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What Causes Tennis Elbow? It's Not Always What You Think

Triangle Region / 31 May 2022
EmergeOrtho
by EmergeOrtho
What Causes Tennis Elbow? It's Not Always What You Think

It might happen on the tennis court. It could happen when you pick up your morning cup of coffee. Either way, the feeling is the same: A searing pain radiating down your arm from your elbow to your wrist, accompanied by weakness that makes even basic activities difficult.

If you aren’t an athlete, the possibility that you have tennis elbow might seem unlikely. However, the pain and weakness you are experiencing are common tennis elbow symptoms — and a sign that it’s time to see a doctor.

The board-certified orthopedic surgeons at EmergeOrtho—Triangle Region are experienced in treating tennis elbow, a type of tendinitis. Also known as lateral epicondylitis or lateral elbow pain, the condition affects more than just your elbow. The swollen tendons can make even simple daily activities painful or even impossible. Fortunately, there are treatment options that can eliminate the pain, and help you Emerge Stronger. Healthier. Better.

What is Tennis Elbow?

The elbow is a complex joint where the three arm bones (the humerus, the ulna, and the radius) come together. These bones are held together by ligaments, which are in turn connected to the arm muscles by tendons —bands of tough connective tissue that allow you to move your arm.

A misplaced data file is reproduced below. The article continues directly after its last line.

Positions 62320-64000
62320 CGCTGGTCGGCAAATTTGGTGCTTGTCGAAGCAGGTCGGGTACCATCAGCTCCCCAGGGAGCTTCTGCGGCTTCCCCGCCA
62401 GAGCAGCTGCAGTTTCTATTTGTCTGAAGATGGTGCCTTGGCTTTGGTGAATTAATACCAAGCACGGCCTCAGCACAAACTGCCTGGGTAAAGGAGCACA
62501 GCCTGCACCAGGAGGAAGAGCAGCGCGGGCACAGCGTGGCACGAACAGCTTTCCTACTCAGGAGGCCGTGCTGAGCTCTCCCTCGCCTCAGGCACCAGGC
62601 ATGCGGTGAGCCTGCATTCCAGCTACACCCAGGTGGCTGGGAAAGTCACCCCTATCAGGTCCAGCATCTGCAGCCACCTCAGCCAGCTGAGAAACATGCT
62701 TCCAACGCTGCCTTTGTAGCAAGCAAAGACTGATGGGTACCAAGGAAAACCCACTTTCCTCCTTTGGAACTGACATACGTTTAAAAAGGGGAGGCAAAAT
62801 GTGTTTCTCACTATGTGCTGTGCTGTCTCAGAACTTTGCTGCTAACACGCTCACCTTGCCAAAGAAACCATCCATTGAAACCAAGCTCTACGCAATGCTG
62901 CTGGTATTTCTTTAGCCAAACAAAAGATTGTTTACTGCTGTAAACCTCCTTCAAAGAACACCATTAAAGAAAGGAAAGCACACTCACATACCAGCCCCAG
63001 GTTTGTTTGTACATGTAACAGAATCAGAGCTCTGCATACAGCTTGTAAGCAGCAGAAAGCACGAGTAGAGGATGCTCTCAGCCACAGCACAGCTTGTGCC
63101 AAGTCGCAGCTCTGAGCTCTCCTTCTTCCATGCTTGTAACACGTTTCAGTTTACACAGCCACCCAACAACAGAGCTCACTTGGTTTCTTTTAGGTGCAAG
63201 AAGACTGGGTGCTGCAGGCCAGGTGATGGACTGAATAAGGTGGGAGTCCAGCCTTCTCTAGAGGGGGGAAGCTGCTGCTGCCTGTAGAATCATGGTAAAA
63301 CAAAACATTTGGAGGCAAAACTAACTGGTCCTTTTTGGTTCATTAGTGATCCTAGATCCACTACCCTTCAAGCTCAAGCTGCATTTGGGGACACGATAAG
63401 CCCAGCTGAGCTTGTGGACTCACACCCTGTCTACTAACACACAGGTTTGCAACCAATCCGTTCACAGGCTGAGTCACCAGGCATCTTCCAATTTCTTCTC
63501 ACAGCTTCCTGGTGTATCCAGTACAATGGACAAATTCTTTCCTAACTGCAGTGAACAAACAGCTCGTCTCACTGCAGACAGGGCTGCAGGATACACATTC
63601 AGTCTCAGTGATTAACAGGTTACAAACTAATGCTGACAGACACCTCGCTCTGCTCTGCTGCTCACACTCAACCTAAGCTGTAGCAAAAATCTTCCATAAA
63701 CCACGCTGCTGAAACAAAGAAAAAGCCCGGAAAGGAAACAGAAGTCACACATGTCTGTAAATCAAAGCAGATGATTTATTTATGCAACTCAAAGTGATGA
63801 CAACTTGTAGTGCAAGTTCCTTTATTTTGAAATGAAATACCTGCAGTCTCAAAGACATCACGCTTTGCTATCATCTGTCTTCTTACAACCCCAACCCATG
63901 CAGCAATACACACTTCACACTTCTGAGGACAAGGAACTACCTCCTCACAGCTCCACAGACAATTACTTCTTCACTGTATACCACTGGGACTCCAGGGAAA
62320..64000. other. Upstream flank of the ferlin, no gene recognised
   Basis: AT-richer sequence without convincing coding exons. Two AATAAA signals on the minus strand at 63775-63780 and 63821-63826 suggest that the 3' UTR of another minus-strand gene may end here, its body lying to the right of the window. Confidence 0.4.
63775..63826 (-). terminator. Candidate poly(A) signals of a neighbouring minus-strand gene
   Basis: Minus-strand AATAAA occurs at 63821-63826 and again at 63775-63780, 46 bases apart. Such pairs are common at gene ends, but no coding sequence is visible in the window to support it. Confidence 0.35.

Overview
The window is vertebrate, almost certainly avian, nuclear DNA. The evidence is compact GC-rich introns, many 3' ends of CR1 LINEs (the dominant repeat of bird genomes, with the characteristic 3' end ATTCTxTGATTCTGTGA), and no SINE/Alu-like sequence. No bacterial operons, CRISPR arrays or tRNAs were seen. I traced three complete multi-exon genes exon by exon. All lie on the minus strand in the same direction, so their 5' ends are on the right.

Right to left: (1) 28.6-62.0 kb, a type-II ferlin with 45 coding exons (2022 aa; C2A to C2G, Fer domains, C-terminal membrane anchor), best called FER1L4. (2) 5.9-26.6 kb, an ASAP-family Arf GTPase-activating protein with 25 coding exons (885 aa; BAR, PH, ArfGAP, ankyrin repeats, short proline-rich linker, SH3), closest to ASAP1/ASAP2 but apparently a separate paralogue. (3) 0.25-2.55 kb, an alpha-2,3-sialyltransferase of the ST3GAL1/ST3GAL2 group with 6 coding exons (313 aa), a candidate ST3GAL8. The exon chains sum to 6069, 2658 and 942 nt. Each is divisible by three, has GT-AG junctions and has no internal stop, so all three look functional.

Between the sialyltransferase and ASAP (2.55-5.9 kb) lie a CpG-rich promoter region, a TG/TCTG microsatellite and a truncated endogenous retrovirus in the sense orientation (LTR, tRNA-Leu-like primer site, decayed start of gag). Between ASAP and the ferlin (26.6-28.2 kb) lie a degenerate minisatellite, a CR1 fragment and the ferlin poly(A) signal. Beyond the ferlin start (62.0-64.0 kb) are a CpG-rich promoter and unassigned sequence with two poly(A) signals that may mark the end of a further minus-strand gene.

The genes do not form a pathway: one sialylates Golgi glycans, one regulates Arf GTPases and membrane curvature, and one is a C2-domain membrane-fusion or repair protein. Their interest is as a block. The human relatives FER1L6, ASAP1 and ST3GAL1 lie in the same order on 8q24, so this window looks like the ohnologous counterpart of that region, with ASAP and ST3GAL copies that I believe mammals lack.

Man hits the ball while playing tennis.

Despite their toughness and resilience, tendons can become irritated by repetitive motion. Over time, repeating the same movements —like swinging a tennis racket— can cause them to become swollen and irritated, a condition called tendinitis.

Tennis Elbow Doesn’t Care If You Play Tennis

While you might think you are immune to tennis elbow if you don’t play the game, the fact is that even nonathletes can develop the condition. It is certainly common for tennis players to develop this form of tendinitis, but any other activity that requires repetitive motion can cause tennis elbow.

For example, the following activities can lead to tennis elbow symptoms:

  • Racket sports, including squash and racquetball
  • Plumbing work, which involves a lot of twisting motion
  • Typing
  • Painting
  • Carpentry
  • Cooking
  • Knitting

Essentially, any activity that requires repetitive hand motions can cause tennis elbow.

That does not mean that you are going to develop tennis elbow symptoms after simply cooking a meal or painting the living room. Tennis elbow does not occur overnight, but rather takes time to develop. The swollen, irritated tendons and associated pain are caused by repetitive motions that stress the elbow tendons that support the arm muscles.

What Are the Most Common Tennis Elbow Symptoms?

In many cases, patients who complain of elbow pain to their doctors — especially people over age 40 — are diagnosed with tennis elbow. The most common type of pain reported is an ache or tenderness on the outside of the elbow.

However, tennis elbow symptoms extend beyond elbow pain. Other common complaints include: